I had the pleasure of hanging out with my extended family over a recent weekend. Every 5 years or so, a huge bunch of us get together for a massive family reunion. Nearly 70 people trekked up to the mountains of North County, San Diego for a fun (although hot) gathering. We ate, connected, sang songs, splashed at the pool, toasted campfire smores and of course posed for the requisite, HUGE family photo. Guess who took it? :)
Capturing an image of this magnitude can be a bit daunting and takes preparation. Before heading up the mountain I needed to make sure that I had the gear for a variety of challenges.
Light is the key element for a good photo. I was originally slotted to shoot at around high noon: The least ideal / flattering time to shoot a bunch of people for a portrait. Bright, high angled light casts harsh shadows and can make people squint. Not the kind of memory you'd like to hang up on your wall. Just in case, I brought 4 strobes and light stands to (hopefully) overpower any harsh shadows and bad lighting. I also brought sandbags to weigh down the lightstands if it was windy.
Fortunately we changed the photo session time to after dinner. This gave me some hope. I scouted out a location that had a nice background AND was located in light-taming shade. After some searching around the camp, I found it. Huzzah!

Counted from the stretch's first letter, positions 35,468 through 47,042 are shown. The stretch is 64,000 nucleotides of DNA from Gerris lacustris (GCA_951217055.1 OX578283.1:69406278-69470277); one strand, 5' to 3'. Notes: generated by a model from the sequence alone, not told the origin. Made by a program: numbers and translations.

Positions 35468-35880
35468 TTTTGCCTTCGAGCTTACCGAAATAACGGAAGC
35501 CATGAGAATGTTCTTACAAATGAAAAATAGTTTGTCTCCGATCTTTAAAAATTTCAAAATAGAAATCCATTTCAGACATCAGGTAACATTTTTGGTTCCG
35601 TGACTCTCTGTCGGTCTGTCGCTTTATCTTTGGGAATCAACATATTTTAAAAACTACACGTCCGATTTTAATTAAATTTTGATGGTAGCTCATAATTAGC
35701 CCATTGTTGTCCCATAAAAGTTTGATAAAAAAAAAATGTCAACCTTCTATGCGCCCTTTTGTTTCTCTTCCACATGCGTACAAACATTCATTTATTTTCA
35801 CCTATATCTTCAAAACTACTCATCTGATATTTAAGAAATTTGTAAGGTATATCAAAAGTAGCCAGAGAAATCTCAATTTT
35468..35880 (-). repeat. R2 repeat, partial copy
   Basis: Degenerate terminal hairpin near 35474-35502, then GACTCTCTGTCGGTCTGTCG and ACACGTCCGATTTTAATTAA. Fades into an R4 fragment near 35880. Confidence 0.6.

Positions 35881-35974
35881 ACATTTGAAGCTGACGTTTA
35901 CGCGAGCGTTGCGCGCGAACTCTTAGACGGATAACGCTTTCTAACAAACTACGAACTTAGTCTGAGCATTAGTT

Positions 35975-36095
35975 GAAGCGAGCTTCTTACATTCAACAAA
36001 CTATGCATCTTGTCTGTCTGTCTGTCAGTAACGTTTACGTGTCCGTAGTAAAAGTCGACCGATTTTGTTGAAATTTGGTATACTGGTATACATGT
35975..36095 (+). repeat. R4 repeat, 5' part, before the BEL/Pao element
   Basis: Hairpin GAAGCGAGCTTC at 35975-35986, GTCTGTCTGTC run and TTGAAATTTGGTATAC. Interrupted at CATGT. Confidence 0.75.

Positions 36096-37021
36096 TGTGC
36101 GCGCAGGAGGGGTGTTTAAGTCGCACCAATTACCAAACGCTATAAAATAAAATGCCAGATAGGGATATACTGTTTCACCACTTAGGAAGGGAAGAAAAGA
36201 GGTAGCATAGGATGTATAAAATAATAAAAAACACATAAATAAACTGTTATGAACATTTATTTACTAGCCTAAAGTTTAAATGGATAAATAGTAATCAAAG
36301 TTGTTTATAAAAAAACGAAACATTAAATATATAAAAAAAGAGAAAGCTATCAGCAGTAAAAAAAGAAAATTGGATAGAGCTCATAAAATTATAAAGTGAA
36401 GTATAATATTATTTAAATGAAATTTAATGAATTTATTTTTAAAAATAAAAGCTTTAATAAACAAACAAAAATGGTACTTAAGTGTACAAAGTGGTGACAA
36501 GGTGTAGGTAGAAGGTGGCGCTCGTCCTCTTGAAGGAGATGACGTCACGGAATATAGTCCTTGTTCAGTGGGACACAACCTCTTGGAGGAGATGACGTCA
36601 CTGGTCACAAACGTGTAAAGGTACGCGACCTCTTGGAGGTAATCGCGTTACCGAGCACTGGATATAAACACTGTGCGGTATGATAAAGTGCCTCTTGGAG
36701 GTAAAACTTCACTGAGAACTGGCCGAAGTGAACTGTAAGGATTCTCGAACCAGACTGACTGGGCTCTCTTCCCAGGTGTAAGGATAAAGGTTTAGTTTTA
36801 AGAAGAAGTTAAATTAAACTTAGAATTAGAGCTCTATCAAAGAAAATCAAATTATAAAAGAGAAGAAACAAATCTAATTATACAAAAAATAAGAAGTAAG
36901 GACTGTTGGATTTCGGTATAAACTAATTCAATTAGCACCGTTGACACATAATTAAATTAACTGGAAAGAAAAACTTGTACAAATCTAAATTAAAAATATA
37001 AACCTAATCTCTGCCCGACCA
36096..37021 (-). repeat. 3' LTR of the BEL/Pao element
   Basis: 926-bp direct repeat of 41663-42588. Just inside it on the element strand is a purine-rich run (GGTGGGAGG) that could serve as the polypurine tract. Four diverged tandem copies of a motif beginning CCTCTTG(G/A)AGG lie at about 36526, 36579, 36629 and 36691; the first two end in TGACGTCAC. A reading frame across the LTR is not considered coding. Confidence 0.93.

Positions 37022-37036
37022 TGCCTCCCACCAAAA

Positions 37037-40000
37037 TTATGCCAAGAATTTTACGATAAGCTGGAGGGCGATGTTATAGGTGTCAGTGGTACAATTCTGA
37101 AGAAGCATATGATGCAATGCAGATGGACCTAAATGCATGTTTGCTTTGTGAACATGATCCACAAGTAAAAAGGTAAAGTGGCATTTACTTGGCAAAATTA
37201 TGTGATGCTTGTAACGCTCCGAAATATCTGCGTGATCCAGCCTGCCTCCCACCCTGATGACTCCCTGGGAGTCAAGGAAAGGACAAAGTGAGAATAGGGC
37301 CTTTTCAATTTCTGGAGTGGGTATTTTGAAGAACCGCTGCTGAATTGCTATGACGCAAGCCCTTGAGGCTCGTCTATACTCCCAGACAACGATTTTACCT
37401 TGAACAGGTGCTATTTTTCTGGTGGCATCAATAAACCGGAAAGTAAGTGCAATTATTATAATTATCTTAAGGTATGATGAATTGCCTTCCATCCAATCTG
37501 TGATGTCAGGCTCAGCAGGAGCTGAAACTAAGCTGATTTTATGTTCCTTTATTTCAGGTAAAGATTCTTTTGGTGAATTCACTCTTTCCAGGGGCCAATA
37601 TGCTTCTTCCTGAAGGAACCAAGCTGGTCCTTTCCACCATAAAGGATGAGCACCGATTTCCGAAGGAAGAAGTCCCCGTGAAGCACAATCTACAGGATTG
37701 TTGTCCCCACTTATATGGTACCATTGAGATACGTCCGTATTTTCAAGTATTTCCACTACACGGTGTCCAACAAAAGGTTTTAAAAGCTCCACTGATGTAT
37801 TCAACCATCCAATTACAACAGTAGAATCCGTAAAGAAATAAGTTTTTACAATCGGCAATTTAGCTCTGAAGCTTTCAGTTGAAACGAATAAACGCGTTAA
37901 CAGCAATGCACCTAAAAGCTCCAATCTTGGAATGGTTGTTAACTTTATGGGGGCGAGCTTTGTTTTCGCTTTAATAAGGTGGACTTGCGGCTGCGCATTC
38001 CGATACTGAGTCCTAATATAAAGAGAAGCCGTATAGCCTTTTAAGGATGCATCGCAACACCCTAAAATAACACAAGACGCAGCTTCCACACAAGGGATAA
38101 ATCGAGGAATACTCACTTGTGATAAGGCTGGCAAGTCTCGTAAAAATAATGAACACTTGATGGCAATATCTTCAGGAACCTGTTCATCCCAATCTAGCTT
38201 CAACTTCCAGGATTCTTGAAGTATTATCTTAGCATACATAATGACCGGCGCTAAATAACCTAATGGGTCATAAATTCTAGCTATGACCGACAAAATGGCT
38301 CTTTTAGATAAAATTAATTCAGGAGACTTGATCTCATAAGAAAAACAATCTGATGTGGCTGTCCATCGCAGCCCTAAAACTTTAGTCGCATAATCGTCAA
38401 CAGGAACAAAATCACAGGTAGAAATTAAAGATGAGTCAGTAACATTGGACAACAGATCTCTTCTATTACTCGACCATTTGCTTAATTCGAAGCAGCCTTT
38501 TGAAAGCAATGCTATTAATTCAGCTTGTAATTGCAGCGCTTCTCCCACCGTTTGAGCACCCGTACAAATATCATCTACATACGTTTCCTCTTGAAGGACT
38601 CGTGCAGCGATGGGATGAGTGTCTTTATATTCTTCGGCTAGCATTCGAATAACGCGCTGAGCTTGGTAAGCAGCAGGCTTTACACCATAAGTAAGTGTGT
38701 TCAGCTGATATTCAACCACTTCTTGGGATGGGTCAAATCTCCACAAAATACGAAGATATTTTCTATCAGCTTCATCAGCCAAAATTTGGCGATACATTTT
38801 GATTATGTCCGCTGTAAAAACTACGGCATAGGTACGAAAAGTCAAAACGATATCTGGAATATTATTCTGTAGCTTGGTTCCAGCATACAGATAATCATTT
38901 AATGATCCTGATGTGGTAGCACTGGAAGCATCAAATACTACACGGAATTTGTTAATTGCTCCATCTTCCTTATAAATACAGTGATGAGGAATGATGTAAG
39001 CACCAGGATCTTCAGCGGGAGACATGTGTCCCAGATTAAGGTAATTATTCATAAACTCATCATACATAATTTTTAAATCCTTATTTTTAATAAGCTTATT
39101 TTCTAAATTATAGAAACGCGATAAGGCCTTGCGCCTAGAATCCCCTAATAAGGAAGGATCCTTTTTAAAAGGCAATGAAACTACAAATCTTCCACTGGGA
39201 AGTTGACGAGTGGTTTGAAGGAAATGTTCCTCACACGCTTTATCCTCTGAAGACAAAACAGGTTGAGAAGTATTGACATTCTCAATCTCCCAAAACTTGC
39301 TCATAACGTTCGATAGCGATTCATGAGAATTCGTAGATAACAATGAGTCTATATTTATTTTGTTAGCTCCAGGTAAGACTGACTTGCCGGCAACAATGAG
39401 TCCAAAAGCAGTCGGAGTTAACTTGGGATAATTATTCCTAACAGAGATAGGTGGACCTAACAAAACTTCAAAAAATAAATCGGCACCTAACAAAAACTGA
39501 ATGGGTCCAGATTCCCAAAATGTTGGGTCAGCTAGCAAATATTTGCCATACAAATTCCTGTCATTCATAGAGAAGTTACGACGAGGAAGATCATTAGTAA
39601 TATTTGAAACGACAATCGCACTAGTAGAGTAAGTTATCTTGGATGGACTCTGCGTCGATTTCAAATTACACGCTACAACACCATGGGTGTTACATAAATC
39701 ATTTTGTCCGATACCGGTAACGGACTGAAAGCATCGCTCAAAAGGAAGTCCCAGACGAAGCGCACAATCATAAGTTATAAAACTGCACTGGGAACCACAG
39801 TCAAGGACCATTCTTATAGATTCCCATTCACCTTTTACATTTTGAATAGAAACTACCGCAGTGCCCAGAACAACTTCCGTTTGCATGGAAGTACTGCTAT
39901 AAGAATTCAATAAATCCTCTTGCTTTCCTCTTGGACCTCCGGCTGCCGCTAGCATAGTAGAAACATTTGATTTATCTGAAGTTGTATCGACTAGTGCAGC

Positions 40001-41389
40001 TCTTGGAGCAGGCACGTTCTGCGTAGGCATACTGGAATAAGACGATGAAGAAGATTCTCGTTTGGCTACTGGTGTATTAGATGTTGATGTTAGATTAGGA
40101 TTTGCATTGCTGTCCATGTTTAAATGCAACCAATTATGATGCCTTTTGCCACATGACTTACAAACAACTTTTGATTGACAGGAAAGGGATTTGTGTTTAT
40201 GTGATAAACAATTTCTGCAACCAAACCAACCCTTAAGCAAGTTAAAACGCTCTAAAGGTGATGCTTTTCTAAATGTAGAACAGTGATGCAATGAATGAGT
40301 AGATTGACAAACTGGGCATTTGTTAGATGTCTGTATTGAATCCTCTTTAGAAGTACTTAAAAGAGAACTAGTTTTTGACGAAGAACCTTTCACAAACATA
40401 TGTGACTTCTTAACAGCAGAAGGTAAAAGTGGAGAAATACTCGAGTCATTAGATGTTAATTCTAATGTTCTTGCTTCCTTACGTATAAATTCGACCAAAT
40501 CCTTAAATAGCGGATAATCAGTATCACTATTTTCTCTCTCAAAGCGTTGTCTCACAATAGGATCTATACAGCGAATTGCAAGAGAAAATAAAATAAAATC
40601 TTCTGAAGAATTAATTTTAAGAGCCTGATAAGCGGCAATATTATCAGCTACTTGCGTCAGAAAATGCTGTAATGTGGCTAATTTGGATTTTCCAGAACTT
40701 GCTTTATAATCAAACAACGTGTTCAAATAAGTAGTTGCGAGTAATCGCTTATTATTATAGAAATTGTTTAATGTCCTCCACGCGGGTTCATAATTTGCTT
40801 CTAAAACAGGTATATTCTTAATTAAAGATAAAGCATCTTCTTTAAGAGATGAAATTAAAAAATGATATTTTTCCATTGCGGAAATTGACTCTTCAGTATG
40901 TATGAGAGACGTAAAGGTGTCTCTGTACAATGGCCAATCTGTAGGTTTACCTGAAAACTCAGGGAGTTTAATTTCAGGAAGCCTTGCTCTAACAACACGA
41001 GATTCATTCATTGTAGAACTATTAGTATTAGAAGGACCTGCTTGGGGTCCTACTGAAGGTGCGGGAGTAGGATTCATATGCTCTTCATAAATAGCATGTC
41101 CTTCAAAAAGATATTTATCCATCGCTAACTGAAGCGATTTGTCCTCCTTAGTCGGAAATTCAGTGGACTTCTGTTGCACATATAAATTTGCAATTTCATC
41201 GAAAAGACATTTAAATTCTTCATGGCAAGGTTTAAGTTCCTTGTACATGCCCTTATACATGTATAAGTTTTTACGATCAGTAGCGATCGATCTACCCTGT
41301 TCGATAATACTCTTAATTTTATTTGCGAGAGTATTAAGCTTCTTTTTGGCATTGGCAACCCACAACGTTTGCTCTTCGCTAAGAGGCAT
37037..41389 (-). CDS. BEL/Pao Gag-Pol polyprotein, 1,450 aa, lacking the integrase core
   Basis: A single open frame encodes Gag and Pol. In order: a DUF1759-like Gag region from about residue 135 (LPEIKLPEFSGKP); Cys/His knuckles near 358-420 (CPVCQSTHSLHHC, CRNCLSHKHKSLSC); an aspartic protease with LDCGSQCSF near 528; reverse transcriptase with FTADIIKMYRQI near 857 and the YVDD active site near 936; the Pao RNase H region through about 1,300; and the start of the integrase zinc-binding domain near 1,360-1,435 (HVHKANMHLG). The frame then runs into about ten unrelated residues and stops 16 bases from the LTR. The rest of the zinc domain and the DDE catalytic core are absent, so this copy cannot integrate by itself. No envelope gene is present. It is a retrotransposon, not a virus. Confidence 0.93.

Everyone would be wearing colorful reunion shirts to bring some interest into the picture, but I also wanted to highlight the place and location. A straight on shot from a standard tripod would hide too much of the background. What to do? I borrowed a nice tall (8 ft) ladder and mounted my camera at the top for a more angled / downward shot. I mounted my camera on the top of the ladder with a heavy weight GorillPod (http://is.gd/jWGD0C), I used an RF (radio) wireless trigger to release the shutter and had similar wireless triggers to fire 4 strobes to light up their faces.
While up on the ladder I gave them direction and adjusted their heads (no faces behind heads, stagger the faces, taller people in the center, etc. etc.)
I shot at f10 to get some detail in the background and shot in RAW format to make sure I captured all the info on the file for manipulation later.
One family member wasn't going to be able to be there for this shoot. I shot them later and 'shopped them in to the photo afterwards.
The last thing I did before we started shooting was tell the ginormous group that I would be shooting several images. In all likelihood, I would need to do at least some "head swaps". We had quite a few young 'uns and the odds of all of them looking good (i.e. normal and no blinkies) at the same time are ... nil.
Alright here we go: Climb down from the ladder. Strobes in place. People in place. Sit down with the remote in my hand ...
CHEESE! then ... CHEESE! ... then CHEESE!
They might not have understood the need for the specific directions of placement and repetitive shooting BUT everyone loved how the final picture came out.
Something they'd be proud to hang on a wall.
(click on the image for a larger view)